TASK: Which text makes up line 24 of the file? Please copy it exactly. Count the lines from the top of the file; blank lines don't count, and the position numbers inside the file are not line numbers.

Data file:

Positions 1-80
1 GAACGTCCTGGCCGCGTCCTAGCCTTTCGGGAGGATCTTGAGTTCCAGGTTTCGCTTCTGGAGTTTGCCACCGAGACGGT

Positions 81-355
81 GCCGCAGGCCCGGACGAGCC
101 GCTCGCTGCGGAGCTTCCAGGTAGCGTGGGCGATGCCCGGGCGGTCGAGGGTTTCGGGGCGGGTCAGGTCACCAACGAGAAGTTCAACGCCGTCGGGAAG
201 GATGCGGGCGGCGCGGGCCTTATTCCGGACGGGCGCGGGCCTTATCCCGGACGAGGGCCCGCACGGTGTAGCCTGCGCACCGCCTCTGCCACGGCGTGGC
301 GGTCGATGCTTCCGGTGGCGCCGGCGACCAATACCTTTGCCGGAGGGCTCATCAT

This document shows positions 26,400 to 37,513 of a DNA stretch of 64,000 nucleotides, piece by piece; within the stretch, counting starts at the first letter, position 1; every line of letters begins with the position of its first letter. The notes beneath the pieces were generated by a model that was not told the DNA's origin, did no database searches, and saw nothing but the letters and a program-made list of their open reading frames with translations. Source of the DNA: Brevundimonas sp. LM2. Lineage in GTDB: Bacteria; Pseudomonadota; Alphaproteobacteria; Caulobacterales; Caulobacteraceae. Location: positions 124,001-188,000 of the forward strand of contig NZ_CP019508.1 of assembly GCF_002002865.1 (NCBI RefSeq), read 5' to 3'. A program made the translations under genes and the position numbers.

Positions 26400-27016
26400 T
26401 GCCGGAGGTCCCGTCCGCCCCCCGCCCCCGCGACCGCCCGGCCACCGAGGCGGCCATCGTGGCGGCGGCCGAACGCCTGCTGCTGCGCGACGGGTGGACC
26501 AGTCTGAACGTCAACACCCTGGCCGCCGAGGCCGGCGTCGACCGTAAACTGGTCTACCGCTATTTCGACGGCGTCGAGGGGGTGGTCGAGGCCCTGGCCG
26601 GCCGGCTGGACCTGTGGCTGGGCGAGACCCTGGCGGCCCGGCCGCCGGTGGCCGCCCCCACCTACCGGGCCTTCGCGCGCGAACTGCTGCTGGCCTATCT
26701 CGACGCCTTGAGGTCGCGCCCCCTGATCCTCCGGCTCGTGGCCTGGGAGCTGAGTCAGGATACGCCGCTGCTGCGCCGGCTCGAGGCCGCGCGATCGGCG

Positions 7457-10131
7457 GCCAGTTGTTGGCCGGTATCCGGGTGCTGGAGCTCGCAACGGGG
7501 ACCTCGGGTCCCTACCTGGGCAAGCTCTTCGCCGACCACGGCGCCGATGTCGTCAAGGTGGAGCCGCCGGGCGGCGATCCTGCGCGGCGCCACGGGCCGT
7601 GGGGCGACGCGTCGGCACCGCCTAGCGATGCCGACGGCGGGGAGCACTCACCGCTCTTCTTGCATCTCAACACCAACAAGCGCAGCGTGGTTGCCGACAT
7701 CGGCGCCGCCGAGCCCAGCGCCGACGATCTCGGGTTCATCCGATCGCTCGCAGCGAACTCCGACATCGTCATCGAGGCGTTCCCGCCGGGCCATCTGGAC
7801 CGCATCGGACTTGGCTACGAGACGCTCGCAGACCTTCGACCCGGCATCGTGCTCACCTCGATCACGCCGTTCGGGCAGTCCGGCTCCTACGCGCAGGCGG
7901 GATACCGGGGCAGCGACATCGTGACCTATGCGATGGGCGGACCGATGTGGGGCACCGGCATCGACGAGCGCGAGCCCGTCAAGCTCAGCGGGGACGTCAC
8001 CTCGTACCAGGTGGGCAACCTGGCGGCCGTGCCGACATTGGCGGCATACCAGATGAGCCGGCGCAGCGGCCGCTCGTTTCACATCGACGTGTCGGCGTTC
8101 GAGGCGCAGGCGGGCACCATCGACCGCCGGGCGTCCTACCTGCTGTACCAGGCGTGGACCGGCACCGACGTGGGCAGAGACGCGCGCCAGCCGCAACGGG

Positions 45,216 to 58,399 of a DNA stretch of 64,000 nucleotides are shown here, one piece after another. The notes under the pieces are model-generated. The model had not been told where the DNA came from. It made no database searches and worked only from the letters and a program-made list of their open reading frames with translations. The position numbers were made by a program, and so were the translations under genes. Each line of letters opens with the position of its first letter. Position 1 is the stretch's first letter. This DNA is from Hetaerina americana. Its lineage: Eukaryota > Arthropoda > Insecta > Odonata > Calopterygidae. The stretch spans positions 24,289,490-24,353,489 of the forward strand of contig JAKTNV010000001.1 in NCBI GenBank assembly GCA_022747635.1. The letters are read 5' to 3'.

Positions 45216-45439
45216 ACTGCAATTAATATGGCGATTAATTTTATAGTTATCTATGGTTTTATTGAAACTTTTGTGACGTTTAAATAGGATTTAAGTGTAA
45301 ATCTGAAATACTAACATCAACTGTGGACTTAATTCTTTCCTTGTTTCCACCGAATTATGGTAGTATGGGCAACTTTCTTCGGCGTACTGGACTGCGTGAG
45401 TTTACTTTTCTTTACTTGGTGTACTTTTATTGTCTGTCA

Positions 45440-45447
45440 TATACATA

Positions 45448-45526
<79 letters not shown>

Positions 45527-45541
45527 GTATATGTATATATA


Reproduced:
Positions 45,216 to 58,399 of a DNA stretch of 64,000 nucleotides are shown here, one piece after another. The notes under the pieces are model-generated. The model had not been told where the DNA came from. It made no database searches and worked only from the letters and a program-made list of their open reading frames with translations. The position numbers were made by a program, and so were the translations under genes. Each line of letters opens with the position of its first letter. Position 1 is the stretch's first letter. This DNA is from Hetaerina americana. Its lineage: Eukaryota > Arthropoda > Insecta > Odonata > Calopterygidae. The stretch spans positions 24,289,490-24,353,489 of the forward strand of contig JAKTNV010000001.1 in NCBI GenBank assembly GCA_022747635.1. The letters are read 5' to 3'.